Moral Injury and the Forever Wars
- What Americans Don't Want to Hear
By Kelly Denton-Borhaug
Kelly Denton-Borhaug, has long been investigating how religion and violence collide in American war-culture. She teaches in the global religions department at Moravian University. She is the author of two books, U.S. War-Culture, Sacrifice and Salvation and, more recently, And Then Your Soul is Gone: Moral Injury and U.S. War-Culture.
This summer, it seemed as if we Americans couldn’t wait to return to our traditional July 4th festivities. Haven’t we all been looking for something to celebrate? The church chimes in my community rang out battle hymns for about a week. The utility poles in my neighborhood were covered with “Hometown Hero” banners hanging proudly, sporting the smiling faces of uniformed local veterans from our wars. Fireworks went off for days, sparklers and cherry bombs and full-scale light shows filling the night sky.
But all the flag-waving, the homespun parades, the picnics and military bands, the flowery speeches and self-congratulatory messages can’t dispel a reality, a truth that’s right under our noses: all is not well with our military brothers and sisters. The starkest indicator of that is the rising number of them who are taking their own lives. A new report by Brown University’s Costs of War Project calculates that, in the post-9/11 era so far, four times as many veterans and active-duty military have committed suicide as died in war operations.
While July 4th remembrances across the country focused on the symbols and institutions of war and militarization, most of the celebrants seemed far less interested in hearing from current and former military personnel. After all, less than 1% of Americans have been burdened with waging Washington’s wars in these years, even as we taxpayers have funded an ever-more enormous military infrastructure.
As for me, though, I’ve been seeking out as many of those voices as I could for a long, long time. And here’s what I’ve learned: the truths so many of them tell sharply conflict with the remarkably light-hearted and unthinking celebrations of war we experienced this July and so many Julys before it. I keep wondering why so few of us are focusing on one urgent question: Why are so many of our military brothers and sisters taking their own lives?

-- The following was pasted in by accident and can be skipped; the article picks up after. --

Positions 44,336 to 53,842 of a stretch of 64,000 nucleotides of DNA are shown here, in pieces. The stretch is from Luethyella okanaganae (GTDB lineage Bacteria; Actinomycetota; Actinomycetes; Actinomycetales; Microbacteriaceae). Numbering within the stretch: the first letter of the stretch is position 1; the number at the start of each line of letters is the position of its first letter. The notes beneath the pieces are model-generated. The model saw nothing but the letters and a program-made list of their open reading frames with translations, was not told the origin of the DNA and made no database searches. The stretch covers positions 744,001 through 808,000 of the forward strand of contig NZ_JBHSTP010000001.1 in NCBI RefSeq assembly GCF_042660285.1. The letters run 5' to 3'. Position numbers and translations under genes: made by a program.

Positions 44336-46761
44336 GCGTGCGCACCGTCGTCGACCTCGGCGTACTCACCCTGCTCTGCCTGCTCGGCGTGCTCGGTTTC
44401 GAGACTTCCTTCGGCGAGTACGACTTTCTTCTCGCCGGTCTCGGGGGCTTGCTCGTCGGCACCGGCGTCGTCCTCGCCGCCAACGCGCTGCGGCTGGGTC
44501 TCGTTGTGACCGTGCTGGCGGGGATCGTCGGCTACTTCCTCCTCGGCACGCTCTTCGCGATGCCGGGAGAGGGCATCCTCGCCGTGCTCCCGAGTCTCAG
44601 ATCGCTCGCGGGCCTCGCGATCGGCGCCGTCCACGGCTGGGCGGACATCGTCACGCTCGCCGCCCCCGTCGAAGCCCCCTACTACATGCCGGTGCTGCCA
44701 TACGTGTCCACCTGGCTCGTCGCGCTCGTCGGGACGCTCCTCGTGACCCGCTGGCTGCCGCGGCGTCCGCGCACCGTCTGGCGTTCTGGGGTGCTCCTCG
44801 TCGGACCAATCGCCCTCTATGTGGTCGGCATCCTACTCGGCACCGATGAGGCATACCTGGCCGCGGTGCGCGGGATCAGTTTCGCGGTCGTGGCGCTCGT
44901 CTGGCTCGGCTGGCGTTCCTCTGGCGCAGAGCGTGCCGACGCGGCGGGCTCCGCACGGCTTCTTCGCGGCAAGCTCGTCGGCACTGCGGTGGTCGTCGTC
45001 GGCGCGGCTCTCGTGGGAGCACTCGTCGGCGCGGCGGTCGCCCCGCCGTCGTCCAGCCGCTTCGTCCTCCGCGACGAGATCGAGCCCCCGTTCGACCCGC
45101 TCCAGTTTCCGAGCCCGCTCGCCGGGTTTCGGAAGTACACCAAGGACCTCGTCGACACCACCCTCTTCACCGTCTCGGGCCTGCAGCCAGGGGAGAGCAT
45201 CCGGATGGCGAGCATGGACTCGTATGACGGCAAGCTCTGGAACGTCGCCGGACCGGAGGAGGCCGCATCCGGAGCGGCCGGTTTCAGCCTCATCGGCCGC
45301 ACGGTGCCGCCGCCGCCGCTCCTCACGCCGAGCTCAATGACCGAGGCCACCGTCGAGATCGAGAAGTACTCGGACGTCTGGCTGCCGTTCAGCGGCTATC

The Moral Injuries of War
The term moral injury is now used in military and healthcare settings to identify a deep existential pain destroying the lives of too many active-duty personnel and vets. In these years of forever wars, when the moral consciences of such individuals collided with the brutally harsh realities of militarization and killing, the result has been a sharp, sometimes death-dealing dissonance. Think of moral injury as an invisible wound of war. It represents at least part of the explanation for that high suicide rate. And it’s implicated in more than just those damning suicides: an additional 500,000 troops in the post-9/11 era have been diagnosed with debilitating, not fully understood symptoms that make their lives remarkably unlivable.
I first heard the term moral injury about 10 years ago at a conference at Riverside Church in New York City, where Jonathan Shay, the renowned military psychologist, spoke about it. For decades he had provided psychological care for veterans of the Vietnam War who were struggling with unremitting resentment, guilt, and shame in their post-deployment lives. They just couldn’t get on with those very lives after their military experiences. They had, it seemed, lost trust in themselves and anyone else.